2. Application. You can forget sifting for hours through job listings. Now candidates can use the chatbot to filter available positions and apply straight from the messaging app.
  3. Pre-screening. After filling out the application, candidates can receive additional questions to further determine their qualifications. Compared to getting a form by email, the advantage here is that the chatbot can easily engage candidates who didn’t complete the form. Also, the sequence of questions can change depending on answers.
  4. Booking the meeting. If the chatbot is well-integrated with the other HR systems, it can propose available time slots for interviews. No more playing phone tag and wasting time.

Recruiters don’t have to give up control of their recruitment process. They can still make the key decisions and have the face to face interviews. But when it comes to all the administrative and transactional stuff, why not hand it over to the chatbot?

Do candidates really like talking to recruiters?

Chatbot providers say that surveys show that people actually appreciate talking to chatbots more then talking to recruiters. Up to 76% of Millennials say they prefer receiving messages over calls, due to convenience, respect, and control.

Drew Austin, from the recruitment chatbot company “Wade and Wendy” says the key benefit to candidates is to tell their story. „Recruiters have no capacity. It depends on who the recruiters pick, and the rest are out of luck. To be able to engage every applicant, on their own time, 24/7, allows them to answer questions specific to the role, not just based on the one-size fits all resume. Also they will learn more about the role and reduce the time it takes to get a job.”

Luc Dudler confirms 64% of their users interact with the chatbot out of the business hours.

Here are the tangible advantages for candidates:

  • interaction can take place whenever the candidates wants, which is usually out of the office hours
  • conversation can be stopped and restarted later
  • chatbot is much quicker (compared to email)
  • conversation can be automatically triggered by certain events (e.g. send practical info for an interview 48 hours before, send an automatic update every 3 days).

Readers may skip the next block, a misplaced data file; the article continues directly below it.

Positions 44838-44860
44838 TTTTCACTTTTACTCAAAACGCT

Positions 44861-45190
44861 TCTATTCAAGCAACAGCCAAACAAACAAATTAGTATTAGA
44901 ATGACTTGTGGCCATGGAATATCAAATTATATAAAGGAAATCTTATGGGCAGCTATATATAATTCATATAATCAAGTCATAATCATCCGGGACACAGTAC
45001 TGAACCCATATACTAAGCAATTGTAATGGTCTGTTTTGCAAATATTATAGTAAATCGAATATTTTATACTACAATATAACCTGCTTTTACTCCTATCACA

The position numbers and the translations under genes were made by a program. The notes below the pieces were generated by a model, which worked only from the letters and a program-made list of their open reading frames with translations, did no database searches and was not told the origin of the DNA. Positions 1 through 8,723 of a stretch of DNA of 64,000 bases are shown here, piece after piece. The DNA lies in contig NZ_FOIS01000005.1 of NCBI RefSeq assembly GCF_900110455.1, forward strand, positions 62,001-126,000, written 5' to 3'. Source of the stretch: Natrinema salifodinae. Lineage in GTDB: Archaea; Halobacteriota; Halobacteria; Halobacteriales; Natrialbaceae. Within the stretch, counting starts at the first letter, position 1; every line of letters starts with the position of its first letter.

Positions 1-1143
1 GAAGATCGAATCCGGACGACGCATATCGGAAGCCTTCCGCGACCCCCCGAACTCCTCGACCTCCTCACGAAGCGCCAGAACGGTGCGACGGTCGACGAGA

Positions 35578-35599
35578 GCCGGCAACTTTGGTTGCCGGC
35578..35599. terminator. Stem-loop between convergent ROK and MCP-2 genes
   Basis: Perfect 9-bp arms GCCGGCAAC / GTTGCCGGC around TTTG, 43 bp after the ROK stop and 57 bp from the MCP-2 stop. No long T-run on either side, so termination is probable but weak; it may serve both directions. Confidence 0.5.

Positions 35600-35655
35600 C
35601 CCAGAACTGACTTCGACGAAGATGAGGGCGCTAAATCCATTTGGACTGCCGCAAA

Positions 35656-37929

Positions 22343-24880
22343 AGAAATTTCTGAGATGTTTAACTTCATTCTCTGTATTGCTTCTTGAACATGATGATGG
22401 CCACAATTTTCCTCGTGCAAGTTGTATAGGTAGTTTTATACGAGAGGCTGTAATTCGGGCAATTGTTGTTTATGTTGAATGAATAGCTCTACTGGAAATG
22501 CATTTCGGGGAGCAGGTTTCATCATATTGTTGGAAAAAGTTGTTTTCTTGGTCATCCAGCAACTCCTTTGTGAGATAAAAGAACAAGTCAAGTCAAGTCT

One would expect that the chatbot is mainly for a millenial use case, however that’s not confirmed. All of the chatbot providers say the adoption rate is similar across all age groups.

An increase in candidate experience and thus a higher conversion rate is a solid argument for chatbots.

Chatbots are here to help recruiters

If technology can take care of the most repetitive and routine tasks, recruiters should have more time to focus on quality work with the candidate. Ideally, thanks to the chatbot, recruitment in general will become more human.

Drew says that some people think of it as “hey, wait, this may replace me” but at the end of the day, recruiters are overwhelmed. Recruiting is a thankless 24/7 job so a thoughtful, knowledgeable recruiter is not going to be threatened by the bot, they will be asking “how can I partner with this?”

“If a company automates 80% of processes and dismisses 80% of recruiters, they would save money, but the quality will be still on the same low level. It makes more sense to invest part of the saved time into a better work with candidates. Do what is the core of recruitment: talk to people, create relationship and bring value. The goal should be to work with less candidates but better,” says Bill Boorman.

The added value doesn’t come from automation only. If a company has a chatbot with Q&A functionality, it can easily get insights about what the candidates are most interested in. Anna Ott, from UNLEASH shares her statistics: people were asking mainly about salaries (24 %), information about the company (20 %) and information about the recruitment process (11 %).

P.S. Wanna know more about chatbots? Interested in how chatbots are designed, integrated with other systems and understand human language? Part 2 is coming soon.